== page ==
a rest at the top.

The radius is constant bigger at the bottom than the top.

from rest.

propels the coaster.

Below is the spreadsheet and its formulae for the “Investigating the Loop Using a

Spreadsheet” handout. The text on the left hand side is in the “B” column. The “B” column is

right justified.

A B C

1 train's mass (kg):

2 weight's mass (kg):

3 weight's drop height (m):

4 Train's Acceleration (g's): =(C2/(C3+C2))

5 Velocity at "A" (m/s): =SQRT(2*C4*9.8*C3)

6 Velocity at "B" (m/s): =C5

7 Radius of 1st loop (m):

8 g's felt at "B": =(C6*C6/C7)/9.8+1

9 Height at "C" (m): =C7*2

10 Velocity at "C" (m/s): =SQRT(C6*C6-(2*9.8*C9))

11 g's felt at "C" =(C10*C10/C7)/9.8-1

12 Velocity at "D" (m/s): =C5

13 Radius at "D" (m):

14 g's felt at "D": =(C12*C12/C13)/9.8-1

15 Radius at "E" (m):

16 Height at "E" (m):

17 Velocity at "E" (m/s): =SQRT(C6*C6-(2*9.8*C16))

18 g's felt at "E": =(C17*C17/C15)/9.8+1

19 Height to "G" (m): =C12*C12/19.6

- 68 - by Tony Wayne

A 5500 kg coaster train is propelled by a 120,000 kg weight that is dropped 20.0 m to the

ground. The first loop has a radius of 25 m.

a) How many g’s are felt by the rider as he enters the first loop?

b) How fast is the rider traveling as he travels over the top of the first loop?

c) How many g’s are felt by the rider as he travels over the top of the first loop?

d) Make the radius at the bottom of the irregular loop 25 m. What must the radius at the

top of the second loop be if its height is 42 meters?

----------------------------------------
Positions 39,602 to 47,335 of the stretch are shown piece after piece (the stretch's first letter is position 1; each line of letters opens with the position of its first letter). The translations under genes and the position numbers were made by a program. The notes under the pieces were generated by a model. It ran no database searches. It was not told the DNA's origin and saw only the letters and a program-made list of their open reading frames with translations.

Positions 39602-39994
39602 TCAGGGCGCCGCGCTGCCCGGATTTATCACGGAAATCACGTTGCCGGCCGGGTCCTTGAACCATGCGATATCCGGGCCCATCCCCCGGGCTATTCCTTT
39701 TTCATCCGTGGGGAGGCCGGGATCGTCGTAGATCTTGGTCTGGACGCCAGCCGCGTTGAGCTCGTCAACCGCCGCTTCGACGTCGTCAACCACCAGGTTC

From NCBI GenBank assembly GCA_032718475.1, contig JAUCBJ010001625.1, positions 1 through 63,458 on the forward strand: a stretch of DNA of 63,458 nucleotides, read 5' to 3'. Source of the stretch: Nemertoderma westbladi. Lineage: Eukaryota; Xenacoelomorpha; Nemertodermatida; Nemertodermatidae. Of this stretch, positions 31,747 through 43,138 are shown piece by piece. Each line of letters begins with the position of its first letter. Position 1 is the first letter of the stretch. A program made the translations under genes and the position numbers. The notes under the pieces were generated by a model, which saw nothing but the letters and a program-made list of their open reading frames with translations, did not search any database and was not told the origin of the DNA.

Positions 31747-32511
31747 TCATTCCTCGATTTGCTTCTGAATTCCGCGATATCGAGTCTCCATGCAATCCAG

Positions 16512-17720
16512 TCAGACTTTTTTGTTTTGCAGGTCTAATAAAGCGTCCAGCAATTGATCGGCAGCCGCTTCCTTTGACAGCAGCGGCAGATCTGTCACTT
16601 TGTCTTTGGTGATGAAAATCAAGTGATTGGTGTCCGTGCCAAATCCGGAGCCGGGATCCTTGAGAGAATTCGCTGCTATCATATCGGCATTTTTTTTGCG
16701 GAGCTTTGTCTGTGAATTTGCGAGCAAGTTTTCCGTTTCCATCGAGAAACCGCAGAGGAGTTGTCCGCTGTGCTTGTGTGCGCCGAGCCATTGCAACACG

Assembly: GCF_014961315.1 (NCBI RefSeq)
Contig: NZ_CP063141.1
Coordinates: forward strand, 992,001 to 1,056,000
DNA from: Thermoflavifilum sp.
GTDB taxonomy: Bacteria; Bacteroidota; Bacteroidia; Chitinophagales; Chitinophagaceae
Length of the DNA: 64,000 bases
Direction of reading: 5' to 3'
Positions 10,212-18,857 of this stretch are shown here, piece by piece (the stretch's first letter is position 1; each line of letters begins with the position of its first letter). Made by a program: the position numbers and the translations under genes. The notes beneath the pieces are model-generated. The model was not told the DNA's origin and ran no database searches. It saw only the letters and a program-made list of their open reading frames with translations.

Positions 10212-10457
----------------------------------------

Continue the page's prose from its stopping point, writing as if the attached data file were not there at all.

A 5500 kg coaster train is propelled by a 91,000 kg weight that is dropped 25.0 m to the

ground.

a) What must the radius of the first loop be so that a rider feels 2 g’s as she enters the

loop?

b) What must the radius of the second loop be so that a rider feels 2 g’s as she enters

the loop?

c) How high and what radius must the irregular loop be so that a rider feels the same

g’s at the top and bottom?

Design a roller coaster where the rider feels 2.9 to 3.1 g’s at every acceleration except at

the top of the first loop. Enter your numbers at the appropriate locations on the diagram

below.

Circular loop The radius changes. Usually

a rest at the top.

The radius is constant bigger at the bottom than the top.

from rest.

propels the coaster.

In terms of g’s felt by a rider, what are the benefits of using an irregular loop versus a

circular loop?

- 69 - by Tony Wayne

- 70 - by Tony Wayne

DEMO

Materials: Meter stick, C-clamp

Procedure

Hold the meter stick horizontally between two fingers. Slowly slide your hands

together. For a real challenge, close your eyes when sliding your hands together. Your

hands will always meet under the center of mass.

METER STICK

ROTATE HANDS

Location of the

Center of

Mass

Attach a c-clamp at one end of the meter stick. Redo the demonstration. Your fingers

will still meet under the center of mass.

Mass

- 71 - by Tony Wayne

The center of mass of a train would be in the center of the train. This is assuming all the riders

are of the same mass. The feeling a track is designed for is engineered around the center of